By , April 19, 2011 4:36 am


Can you celebrate Holy Week without going to the Sacrament of Penance? Not when I was a kid. Until the second Vatican Council, most adult Catholics would make every effort to receive the sacrament of penance, usually on one of the last three days of this week. They would come by the thousands, and they would leave with a great sense of relief, feeling they were properly prepared to receive Communion on that day of days, Easter Sunday morning.

To me, it was a beautiful scene, as by the tens of thousands, we knelt before another weak human being, and confessed our own failings. We rose up, however, with calm confidence that whatever it was that we brought to the Sacrament of Reconciliation was now behind us, and a new beginning had been found.

Today the Sacrament of Penance, “Confession”, continues to be very important in the life of the Church, but it is used less frequently. This is not all bad. In the Church of my childhood, Confession was frequently superficial, repetitious, and lacking a determined effort at reform. Today, I find adult penitents far more thoughtful, more serious, and committed than was true prior to the Council.

It would be good if you could celebrate Reconciliation this week, but even if you do not, let the glorious thought of God’s infinite, personal love for you overwhelm you as you celebrate the Resurrection.

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We’re In the Home Stretch, Don’t Falter!

By , April 18, 2011 4:18 am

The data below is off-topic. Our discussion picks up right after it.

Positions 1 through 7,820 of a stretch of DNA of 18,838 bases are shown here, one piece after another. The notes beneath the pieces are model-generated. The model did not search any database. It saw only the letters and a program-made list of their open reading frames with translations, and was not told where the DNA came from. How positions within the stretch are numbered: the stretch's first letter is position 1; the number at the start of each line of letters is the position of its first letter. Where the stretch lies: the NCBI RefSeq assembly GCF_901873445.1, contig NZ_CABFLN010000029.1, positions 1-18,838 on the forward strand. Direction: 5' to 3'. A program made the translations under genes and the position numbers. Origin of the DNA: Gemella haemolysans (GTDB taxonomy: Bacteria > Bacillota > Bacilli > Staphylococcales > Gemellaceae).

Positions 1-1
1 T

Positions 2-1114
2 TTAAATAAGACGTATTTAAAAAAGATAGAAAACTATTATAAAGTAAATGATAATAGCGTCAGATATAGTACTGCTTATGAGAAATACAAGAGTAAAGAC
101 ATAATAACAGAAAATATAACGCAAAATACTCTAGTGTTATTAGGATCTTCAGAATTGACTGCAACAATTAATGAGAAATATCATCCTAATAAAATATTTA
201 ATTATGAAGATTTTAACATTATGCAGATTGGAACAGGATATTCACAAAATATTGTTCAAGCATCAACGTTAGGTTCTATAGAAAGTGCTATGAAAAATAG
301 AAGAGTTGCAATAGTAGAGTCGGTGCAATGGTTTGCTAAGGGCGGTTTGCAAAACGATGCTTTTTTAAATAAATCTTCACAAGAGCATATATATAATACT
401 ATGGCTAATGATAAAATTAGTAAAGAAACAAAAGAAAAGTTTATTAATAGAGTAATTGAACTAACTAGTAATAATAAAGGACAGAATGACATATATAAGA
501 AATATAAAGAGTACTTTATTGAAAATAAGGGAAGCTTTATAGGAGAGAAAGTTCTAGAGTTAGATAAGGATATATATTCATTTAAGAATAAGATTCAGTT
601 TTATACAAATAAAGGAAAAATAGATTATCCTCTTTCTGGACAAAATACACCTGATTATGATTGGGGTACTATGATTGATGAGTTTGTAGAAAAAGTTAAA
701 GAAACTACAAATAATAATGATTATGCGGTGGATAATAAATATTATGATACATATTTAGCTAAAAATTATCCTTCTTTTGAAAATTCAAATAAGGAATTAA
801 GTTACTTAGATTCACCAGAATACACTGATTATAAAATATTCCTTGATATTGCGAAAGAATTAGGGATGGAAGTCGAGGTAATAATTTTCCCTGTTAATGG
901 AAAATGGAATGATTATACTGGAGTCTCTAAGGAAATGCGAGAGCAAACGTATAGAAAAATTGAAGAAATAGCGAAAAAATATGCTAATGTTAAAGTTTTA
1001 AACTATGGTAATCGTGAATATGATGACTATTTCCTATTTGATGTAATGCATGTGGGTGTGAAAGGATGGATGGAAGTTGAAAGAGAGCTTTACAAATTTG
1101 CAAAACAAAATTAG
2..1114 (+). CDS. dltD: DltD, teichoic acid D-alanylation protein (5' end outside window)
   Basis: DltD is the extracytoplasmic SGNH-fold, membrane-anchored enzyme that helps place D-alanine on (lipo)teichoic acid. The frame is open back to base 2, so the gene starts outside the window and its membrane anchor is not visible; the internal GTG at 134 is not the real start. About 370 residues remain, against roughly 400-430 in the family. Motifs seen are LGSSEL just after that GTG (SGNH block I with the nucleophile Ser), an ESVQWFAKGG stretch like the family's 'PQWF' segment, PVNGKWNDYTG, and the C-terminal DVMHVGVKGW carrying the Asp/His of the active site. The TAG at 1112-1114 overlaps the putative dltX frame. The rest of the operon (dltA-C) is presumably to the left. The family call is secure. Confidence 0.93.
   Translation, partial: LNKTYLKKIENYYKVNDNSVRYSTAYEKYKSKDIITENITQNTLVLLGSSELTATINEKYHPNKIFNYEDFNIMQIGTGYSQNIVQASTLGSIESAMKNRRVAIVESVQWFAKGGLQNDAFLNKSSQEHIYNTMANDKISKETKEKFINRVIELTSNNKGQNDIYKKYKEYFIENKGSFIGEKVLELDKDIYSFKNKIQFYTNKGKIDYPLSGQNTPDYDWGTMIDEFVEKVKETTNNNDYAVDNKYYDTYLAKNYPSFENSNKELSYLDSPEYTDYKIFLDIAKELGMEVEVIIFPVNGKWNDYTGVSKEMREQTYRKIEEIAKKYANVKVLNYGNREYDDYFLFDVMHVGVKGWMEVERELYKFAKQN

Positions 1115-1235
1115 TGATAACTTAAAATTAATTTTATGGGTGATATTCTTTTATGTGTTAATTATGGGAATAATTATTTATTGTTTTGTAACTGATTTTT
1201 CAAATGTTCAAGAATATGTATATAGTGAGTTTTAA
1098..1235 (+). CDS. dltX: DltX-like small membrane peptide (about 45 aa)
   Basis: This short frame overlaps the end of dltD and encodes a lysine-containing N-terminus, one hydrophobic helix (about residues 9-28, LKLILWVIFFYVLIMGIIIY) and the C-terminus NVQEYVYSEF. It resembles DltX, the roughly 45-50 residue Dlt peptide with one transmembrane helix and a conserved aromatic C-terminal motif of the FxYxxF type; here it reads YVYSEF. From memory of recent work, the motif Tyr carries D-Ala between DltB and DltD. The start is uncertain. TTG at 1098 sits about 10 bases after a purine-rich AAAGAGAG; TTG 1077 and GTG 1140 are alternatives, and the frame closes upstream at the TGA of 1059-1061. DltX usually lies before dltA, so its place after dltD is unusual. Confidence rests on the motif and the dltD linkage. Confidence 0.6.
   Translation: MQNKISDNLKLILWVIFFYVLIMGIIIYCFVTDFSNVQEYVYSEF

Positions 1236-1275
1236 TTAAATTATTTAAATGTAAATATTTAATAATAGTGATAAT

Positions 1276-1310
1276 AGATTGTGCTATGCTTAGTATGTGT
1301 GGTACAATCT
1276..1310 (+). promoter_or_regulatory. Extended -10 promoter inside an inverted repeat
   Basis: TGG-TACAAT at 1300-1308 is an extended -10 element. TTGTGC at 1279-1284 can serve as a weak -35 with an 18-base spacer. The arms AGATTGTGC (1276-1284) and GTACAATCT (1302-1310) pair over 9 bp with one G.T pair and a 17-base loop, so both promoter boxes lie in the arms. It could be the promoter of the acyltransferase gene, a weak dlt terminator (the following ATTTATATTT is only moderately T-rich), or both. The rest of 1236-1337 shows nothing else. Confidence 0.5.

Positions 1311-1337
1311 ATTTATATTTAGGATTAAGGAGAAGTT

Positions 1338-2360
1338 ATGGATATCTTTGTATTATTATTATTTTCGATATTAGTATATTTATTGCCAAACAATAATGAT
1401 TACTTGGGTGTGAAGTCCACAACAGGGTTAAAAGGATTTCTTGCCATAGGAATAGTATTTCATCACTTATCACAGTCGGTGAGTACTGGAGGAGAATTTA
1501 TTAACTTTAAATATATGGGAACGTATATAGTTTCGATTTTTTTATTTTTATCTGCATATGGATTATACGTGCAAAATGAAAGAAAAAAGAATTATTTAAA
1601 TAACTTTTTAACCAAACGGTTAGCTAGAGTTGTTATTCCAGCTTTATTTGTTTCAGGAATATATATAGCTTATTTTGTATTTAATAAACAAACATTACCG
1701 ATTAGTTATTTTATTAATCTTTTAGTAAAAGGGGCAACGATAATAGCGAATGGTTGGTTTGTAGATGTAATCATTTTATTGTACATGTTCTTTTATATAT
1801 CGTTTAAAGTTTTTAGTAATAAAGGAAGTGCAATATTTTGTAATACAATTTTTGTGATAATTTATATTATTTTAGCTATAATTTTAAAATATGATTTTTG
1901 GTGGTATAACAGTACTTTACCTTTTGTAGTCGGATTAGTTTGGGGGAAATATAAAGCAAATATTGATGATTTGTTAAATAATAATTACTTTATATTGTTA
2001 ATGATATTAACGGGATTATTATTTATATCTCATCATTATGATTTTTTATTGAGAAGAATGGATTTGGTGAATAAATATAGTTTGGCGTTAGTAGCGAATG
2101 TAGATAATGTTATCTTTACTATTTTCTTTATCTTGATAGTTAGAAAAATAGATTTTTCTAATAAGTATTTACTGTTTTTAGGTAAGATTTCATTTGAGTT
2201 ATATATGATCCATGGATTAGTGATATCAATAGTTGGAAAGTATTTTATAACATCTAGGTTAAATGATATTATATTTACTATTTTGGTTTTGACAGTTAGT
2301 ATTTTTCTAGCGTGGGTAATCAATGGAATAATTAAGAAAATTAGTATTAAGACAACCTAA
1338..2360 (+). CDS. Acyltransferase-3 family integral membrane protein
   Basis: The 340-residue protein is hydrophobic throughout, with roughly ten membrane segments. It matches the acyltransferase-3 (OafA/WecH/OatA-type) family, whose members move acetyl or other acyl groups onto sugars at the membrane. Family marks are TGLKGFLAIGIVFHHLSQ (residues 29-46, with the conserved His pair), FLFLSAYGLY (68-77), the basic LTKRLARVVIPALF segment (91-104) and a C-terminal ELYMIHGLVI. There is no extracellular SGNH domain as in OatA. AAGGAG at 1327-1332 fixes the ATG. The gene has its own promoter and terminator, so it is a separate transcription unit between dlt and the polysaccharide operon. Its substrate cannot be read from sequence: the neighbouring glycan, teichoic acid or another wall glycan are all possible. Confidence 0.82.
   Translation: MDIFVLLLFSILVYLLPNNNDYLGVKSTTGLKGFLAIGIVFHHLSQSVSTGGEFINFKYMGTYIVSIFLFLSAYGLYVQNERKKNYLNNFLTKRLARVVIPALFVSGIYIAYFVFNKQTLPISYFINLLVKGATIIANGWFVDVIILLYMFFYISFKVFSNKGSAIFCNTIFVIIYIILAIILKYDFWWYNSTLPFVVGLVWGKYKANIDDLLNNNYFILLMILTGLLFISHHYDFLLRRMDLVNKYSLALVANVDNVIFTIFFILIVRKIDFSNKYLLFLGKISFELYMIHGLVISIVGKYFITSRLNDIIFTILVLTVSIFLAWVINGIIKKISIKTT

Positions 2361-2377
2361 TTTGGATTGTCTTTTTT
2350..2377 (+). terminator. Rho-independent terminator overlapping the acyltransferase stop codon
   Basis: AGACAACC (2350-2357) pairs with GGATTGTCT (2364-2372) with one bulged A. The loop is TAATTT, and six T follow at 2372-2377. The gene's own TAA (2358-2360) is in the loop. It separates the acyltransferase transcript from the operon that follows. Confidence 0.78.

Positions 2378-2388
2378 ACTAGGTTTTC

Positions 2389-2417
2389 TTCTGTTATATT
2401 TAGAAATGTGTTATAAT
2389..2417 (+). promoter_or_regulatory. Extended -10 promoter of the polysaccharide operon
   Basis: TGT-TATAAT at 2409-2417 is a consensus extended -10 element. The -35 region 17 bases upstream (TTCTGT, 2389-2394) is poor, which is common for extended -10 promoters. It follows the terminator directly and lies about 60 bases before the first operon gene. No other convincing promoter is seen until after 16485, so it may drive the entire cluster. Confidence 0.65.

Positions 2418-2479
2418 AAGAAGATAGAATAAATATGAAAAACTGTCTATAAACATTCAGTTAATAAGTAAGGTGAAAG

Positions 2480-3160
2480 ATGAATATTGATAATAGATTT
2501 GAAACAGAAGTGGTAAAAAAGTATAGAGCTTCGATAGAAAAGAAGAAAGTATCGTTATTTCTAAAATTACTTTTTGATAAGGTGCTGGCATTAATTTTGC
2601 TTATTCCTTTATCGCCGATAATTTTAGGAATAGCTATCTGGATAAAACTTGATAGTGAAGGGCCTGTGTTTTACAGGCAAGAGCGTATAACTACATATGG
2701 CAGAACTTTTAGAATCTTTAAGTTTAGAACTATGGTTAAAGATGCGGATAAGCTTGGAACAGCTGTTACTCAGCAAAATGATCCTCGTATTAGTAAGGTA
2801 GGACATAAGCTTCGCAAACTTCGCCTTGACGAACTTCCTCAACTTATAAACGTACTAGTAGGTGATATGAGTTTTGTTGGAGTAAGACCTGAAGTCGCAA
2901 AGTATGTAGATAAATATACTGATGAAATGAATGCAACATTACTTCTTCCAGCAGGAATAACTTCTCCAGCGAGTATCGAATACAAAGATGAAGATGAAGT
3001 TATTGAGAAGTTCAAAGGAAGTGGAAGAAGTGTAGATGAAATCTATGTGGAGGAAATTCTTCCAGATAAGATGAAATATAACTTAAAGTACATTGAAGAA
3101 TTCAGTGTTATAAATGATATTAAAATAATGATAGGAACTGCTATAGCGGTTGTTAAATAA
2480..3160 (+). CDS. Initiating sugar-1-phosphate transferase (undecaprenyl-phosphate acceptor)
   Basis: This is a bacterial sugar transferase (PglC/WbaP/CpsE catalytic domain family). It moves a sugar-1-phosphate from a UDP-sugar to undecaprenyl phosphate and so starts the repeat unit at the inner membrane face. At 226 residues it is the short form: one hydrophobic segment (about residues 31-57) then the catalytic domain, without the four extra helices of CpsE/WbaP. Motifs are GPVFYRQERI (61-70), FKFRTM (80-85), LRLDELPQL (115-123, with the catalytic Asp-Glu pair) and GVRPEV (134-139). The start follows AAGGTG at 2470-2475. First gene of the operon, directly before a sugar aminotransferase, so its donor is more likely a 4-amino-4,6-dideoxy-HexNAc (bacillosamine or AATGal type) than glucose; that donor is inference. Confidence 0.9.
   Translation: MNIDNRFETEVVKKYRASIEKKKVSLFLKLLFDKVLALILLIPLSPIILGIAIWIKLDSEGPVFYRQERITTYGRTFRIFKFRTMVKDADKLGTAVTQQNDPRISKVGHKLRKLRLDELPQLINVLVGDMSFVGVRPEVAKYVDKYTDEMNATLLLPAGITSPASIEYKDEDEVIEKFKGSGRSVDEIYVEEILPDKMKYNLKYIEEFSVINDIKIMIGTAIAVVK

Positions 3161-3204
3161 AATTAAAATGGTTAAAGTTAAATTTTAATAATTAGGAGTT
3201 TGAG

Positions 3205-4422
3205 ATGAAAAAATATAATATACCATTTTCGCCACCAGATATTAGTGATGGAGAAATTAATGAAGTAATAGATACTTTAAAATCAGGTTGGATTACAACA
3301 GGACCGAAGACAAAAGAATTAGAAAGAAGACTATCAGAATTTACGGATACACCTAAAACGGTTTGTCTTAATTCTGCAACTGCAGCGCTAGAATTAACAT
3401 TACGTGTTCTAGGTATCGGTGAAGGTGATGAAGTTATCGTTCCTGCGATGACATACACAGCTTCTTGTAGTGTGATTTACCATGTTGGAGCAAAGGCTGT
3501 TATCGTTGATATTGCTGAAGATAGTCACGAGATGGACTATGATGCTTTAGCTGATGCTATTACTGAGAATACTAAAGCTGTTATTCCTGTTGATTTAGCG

It’s almost over! It’s been five weeks since we marked our foreheads with the burnt ashes of the palms used in Holy Week of 2010. Most of us were pretty clear about how we were going to use these six special weeks of prayer and meditation. More than a few of us have slipped.

One of the great symbols buried in the stations of the cross are the fact that Jesus falls three times…and He gets up three times! As always, He is our example. Whatever we were committed to on Ash Wednesday, we need to now redouble our efforts to achieve it.

Six days, my friends. Six days of really pushing ourselves to our commitment. Was it giving up candy or movies? Be faithful during this Holy Week. Was it a commitment to be more sensitive to the pain of those around us? Redouble your efforts. Reach out with generosity and sensitivity to those in your office, family, or even on the bus, for that matter.

If you were a little disappointed in yourself, push that aside, and walk in the footsteps of our Lord!